hierophage:

MYSTERY & CATACLYSM OF A MOORISH ORTHODOX CHURCH LODGE

by

Yehoodi El and Mustafa al-Laylah Bey


“We are more closely connected to the invisible than to the visible.”
—Novalis

Beginning in 1990, the [Eulessynian] Hot Tub Mystery Religion (HTMR) celebrated Greater and Lesser Mysteries in two sanctuaries, both on Silent Oak Drive in Euless, Texas, bounded by miles of dark woods surrounding the Trinity River. Fueled by Dionysian excess and theme park aesthetics, Epopts sought to create installation-variations on the ideal of the pleasure dome, inspired by the imaginations of Samuel Taylor Coleridge and Moorish Luminary Doctor Jabir `abd al-Khaliq. Prince Krazie, Son of Yippie, a reformed COINTELPRO fink, artist and charter Epopt, described a typical rite as,

“A small speck of light and beauty in an unreal, sick world…receiving the most holy sacraments from the most high of the highest…black light…strange sounds, music…naked nymphs splashing in the rippling water.”

It was in this heady vat of high-minded fun that Forbidden Books, a local cafe and bookstore, rose to the surface, caked in luridly colored sargassum like some rubber-clad, hyper-saturated B-movie creature. `Zines, Re/Search, the Amok catalog, titles from AK Press and Autonomedia all found their way into our hearts and minds through that tavern of blameworthiness. It also served as a community center for the extraordinarily weird. HTMR pamphlets and samizdat erupted like wildflowers proclaiming “Big FUN!” and urging the reader to contemplate the koan: “How much fun can you have before someone tries to stop you?” Oh, how we’ve tested this axiom and its boundary repeatedly and under conditions both mad and sensible.

Odd characters found their way in and out of the events of the HTMR as well as Forbidden Books. Such events like Disturbathon and Blisskrieg! still broil in the imagination of those marked souls who have lived through them. During this extremely fertile period in Assassination City, HTMR engineer Yehoodi El found the works of Hakim Bey (or did they find him?) and thus began a love affair with Anarcho-Sufism which has yet to dissipate. Same city, same store, different scene, Mustafa al-Laylah Bey, a naïve Chaote and dance music junky also discovered Al-Dabir and dreamed of matching sets of pistols and black fezzes.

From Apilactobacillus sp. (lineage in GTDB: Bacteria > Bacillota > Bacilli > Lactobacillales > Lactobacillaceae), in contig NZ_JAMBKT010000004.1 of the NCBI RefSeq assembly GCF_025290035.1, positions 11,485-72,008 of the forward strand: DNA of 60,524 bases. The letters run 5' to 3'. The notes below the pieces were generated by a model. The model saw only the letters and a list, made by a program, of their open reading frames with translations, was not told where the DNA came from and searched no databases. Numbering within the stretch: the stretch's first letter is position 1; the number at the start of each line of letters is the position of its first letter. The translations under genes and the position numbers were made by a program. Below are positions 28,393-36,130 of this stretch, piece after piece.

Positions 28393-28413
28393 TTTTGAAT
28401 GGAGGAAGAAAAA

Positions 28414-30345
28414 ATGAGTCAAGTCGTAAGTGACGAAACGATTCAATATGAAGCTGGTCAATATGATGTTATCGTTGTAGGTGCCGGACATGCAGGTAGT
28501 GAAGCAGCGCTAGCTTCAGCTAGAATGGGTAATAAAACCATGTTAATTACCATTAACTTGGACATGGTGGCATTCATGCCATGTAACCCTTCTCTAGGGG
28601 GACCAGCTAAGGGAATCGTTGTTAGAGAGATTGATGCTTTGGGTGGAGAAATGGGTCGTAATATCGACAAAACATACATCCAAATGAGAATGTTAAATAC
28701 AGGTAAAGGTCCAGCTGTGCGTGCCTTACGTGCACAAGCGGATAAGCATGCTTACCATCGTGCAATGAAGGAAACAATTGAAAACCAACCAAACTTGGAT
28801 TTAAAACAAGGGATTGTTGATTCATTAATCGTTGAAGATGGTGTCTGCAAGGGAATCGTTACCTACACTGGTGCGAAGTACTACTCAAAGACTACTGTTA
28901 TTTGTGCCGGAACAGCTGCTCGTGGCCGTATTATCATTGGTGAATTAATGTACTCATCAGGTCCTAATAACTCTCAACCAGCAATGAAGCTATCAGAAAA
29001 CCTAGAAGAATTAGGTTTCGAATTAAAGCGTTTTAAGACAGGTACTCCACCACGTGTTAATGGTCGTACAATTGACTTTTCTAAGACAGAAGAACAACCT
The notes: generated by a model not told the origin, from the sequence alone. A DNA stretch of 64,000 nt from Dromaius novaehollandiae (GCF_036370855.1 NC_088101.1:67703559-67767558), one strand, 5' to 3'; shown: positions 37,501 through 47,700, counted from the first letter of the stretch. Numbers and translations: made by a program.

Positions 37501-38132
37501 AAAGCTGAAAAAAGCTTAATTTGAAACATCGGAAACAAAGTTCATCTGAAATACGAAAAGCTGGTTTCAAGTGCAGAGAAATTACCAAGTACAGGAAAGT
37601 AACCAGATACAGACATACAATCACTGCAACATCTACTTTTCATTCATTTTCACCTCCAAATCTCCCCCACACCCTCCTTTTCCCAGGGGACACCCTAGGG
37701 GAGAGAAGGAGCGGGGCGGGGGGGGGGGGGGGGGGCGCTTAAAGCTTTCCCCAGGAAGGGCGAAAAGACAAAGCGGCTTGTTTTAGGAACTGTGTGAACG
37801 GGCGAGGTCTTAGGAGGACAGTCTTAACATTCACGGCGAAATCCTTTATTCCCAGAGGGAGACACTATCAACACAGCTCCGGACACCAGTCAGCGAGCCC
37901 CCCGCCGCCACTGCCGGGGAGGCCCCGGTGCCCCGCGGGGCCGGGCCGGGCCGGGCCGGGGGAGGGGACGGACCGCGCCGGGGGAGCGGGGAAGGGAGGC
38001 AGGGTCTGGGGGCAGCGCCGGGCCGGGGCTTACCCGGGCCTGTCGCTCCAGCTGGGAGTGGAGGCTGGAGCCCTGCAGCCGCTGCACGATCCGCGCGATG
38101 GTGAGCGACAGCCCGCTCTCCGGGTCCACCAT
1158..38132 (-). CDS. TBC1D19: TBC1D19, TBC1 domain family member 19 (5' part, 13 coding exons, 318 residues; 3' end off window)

At some point the collision was imminent. Members of the elusive H’un-T’un Tong infiltrated the Diabolocrat National Party meetings while errant hot-tubbers slid their way into illegal all-nighters. Crazed, ex-Masons and Rosicrucians stirred the pot and lo! The hermitage of the Green One, al-Khezr (pbuhm), arose. As a clarifying note, this imaginal hermitage, the Khalwat-i-Khidr, was never actually formed in the traditional sense, but rather has always existed, like the Green One himself. In our caravanserai all bear the mark of our stay in this shifting pleasure dome – such a mark is tattooed on the hearts of our bawdy anchorites in liquid gold and cinnabar. We know our own.

Early on we chose our ideological focus: There is no greater art than hospitality, sexily dressed as that liveliest of rites, the festival. Our goal has been and still is to catalyze a time-space in which spirited fun, sensual delight, play and exalted discussion create new worlds of possibility. For the adventurous, each festival contains Inner Mysteries to be sought, including the occasional spontaneous initiatory experience. Through our craft guilds, we create dazzling installations designed to tease every sense and create a sort of enchantment, if not a doorway to the Imaginal. In this sense, for many the Khalwat-i-Khidr is a focal point for community, a culture in which creative preparation can be as rewarding as the result. As with the Bedouin, guests and strangers are not only feted but treated with greatest respect as emissaries of the Divine. As our community grows, our vision expands along with our communal capacities.

As pointed out in other tracts, there is no orthodoxy in Moorish Orthodoxy. For our Khalwat, it has been a vessel of exploration and experimentation rooted in the passions and visions of its celebrants; a reinvention of hospitality and community inspired by folk rituals, fairy tales and evocations of ecstatic Love. With wild-eyed fervor, we sought to lick heaven’s G-Spot until it gushed its blessings. With pots, pans, kazoos and cryptic hand-jive, we took to the madnight streets with Callithumpian din. Wracked with enthousiasmos, we fashioned new yogas of sloppy kissing and customized initiations, catalyzed by potions both ancient and newly devised. We heeded the prophecy of Ivan Chtcheglov, seeking “-a complete spiritual transformation by bringing to light forgotten desires and by creating entirely new ones. And by carrying out an intensive propaganda in favor of these desires.” 15 years later we show no sign of slowing.

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